IUP deploys a variety of restrictions in order to protect network integrity for all users. For example, IUP controls wireless bandwidth within the university setting so that non-university traffic does not interfere with IUP wireless users. IUP also prohibits the connecting of devices to the network that could compromise the monitoring of the entire network.

How does IUP define a “user” of the IUP computer network?

Anyone using an information technology-related resource that is owned and/or operated by the university is considered to be a user of the network. See the Definitions portion of the AUP for more details.

I am a faculty member with a business related to my academic discipline. Is use of the IUP network for my business an acceptable use of the network?

Strictly from the AUP perspective, this is permissible to the extent that the usage complies with the AUP (all legal requirements observed and all AUP compliances met). Restrictions could exist from other agreements or requirements outside the scope of the AUP.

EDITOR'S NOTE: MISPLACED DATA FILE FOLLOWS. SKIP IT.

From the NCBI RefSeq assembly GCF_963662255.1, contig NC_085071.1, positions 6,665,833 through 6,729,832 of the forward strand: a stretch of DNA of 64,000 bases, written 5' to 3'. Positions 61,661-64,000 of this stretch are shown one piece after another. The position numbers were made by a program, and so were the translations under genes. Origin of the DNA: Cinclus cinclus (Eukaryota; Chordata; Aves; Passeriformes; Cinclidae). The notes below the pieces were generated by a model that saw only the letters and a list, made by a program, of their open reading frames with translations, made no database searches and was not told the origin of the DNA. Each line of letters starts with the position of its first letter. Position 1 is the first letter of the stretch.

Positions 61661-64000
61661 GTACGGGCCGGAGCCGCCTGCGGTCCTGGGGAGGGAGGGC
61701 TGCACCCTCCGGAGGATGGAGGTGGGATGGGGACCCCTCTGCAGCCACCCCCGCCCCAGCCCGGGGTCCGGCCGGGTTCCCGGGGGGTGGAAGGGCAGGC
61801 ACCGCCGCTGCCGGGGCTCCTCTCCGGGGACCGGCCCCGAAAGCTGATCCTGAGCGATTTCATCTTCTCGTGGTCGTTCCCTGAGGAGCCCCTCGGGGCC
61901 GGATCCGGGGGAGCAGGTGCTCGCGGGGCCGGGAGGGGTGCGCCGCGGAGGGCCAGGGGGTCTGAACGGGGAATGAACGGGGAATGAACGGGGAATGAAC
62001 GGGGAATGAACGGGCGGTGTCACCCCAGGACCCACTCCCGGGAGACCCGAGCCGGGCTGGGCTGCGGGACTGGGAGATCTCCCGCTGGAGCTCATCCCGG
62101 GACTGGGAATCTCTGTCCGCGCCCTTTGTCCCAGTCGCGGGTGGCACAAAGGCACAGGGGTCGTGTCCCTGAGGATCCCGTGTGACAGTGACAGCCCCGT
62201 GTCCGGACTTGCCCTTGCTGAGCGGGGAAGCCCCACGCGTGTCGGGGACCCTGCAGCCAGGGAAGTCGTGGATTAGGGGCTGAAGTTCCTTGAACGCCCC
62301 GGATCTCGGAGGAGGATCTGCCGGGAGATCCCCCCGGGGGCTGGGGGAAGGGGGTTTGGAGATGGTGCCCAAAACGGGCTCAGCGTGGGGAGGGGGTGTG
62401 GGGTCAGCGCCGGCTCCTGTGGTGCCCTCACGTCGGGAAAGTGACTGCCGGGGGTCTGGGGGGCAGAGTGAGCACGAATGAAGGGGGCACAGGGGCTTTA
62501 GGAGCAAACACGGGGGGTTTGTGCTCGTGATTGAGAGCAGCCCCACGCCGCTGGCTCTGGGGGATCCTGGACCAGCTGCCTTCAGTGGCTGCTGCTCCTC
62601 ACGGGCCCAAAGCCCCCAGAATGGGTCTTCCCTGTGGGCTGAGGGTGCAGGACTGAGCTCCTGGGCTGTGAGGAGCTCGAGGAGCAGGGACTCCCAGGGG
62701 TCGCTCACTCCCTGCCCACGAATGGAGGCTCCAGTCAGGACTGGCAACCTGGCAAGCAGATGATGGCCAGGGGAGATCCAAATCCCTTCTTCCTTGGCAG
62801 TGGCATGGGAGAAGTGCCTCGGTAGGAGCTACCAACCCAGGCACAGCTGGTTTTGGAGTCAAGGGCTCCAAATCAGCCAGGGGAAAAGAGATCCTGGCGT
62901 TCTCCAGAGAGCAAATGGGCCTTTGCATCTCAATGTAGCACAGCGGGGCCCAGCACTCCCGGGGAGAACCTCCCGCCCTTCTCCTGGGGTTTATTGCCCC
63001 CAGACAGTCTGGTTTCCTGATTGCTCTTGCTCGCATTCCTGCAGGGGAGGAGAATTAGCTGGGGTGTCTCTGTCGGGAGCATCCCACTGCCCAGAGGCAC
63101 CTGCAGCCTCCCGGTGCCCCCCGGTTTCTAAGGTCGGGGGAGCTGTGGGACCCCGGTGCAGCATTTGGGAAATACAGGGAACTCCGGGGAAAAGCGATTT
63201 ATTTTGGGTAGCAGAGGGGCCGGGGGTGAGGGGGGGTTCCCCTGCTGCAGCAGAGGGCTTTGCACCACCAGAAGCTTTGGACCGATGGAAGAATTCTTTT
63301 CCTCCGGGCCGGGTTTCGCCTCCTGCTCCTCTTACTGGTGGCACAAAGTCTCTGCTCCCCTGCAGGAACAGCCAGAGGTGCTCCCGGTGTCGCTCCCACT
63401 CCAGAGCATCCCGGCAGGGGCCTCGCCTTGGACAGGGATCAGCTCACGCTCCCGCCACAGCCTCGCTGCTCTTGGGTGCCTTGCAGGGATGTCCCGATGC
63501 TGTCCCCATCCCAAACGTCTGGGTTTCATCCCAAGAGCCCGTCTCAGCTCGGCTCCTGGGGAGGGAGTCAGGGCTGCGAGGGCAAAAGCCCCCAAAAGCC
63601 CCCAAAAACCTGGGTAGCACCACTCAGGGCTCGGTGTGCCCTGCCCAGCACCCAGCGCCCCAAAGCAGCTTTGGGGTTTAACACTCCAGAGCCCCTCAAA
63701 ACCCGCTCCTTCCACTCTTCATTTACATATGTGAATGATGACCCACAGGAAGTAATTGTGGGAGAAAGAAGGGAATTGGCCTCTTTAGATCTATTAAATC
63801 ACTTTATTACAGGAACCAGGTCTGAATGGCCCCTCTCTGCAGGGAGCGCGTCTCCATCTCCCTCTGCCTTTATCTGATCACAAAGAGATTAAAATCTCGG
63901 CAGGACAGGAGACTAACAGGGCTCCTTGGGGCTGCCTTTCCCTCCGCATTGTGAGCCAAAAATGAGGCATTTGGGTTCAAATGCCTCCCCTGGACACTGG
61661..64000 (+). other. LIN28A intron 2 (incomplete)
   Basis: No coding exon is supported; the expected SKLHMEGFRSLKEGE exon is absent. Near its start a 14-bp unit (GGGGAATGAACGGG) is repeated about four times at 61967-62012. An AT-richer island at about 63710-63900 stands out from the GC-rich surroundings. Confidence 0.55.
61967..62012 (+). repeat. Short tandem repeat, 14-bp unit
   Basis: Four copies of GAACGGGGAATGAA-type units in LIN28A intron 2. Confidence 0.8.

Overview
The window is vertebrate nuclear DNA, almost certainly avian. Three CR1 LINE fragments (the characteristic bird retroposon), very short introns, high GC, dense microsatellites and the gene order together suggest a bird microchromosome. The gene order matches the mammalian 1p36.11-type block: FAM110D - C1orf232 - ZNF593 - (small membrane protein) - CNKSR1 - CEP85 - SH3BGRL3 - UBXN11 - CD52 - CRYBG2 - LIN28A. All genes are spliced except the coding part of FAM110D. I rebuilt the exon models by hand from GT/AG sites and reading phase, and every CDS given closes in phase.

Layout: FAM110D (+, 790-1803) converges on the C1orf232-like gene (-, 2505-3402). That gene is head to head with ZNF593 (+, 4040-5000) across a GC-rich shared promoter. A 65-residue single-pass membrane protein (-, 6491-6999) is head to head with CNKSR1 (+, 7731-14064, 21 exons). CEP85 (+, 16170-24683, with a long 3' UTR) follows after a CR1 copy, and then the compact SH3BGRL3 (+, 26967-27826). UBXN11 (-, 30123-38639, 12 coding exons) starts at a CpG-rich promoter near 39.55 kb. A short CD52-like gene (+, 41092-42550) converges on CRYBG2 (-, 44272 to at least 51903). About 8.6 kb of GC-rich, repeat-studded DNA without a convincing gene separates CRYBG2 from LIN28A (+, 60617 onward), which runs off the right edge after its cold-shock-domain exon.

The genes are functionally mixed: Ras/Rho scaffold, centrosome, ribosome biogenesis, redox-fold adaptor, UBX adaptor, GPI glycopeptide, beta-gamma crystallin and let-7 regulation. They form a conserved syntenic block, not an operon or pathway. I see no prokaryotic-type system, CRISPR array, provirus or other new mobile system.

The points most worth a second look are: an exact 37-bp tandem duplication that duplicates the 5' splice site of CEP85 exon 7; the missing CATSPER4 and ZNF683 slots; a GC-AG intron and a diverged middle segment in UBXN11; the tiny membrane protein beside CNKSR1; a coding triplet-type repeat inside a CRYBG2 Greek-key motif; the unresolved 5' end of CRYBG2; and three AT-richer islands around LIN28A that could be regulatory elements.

IUP encourages civic engagement among students and faculty. May students, faculty, and staff use the IUP computing network to engage in civic activities?

Strictly from the AUP perspective, this is permissible to the extent that the usage complies with the AUP (all legal requirements observed and all AUP compliances met). Restrictions could exist from other agreements or requirements outside the scope of the AUP.

May the university monitor my use of the IUP computing network?

While the university recognizes the role of privacy in institutions of higher learning and will endeavor to honor that ideal, there is no expectation of privacy of information stored on or sent through PASSHE/university-owned IT resources, except as required by law.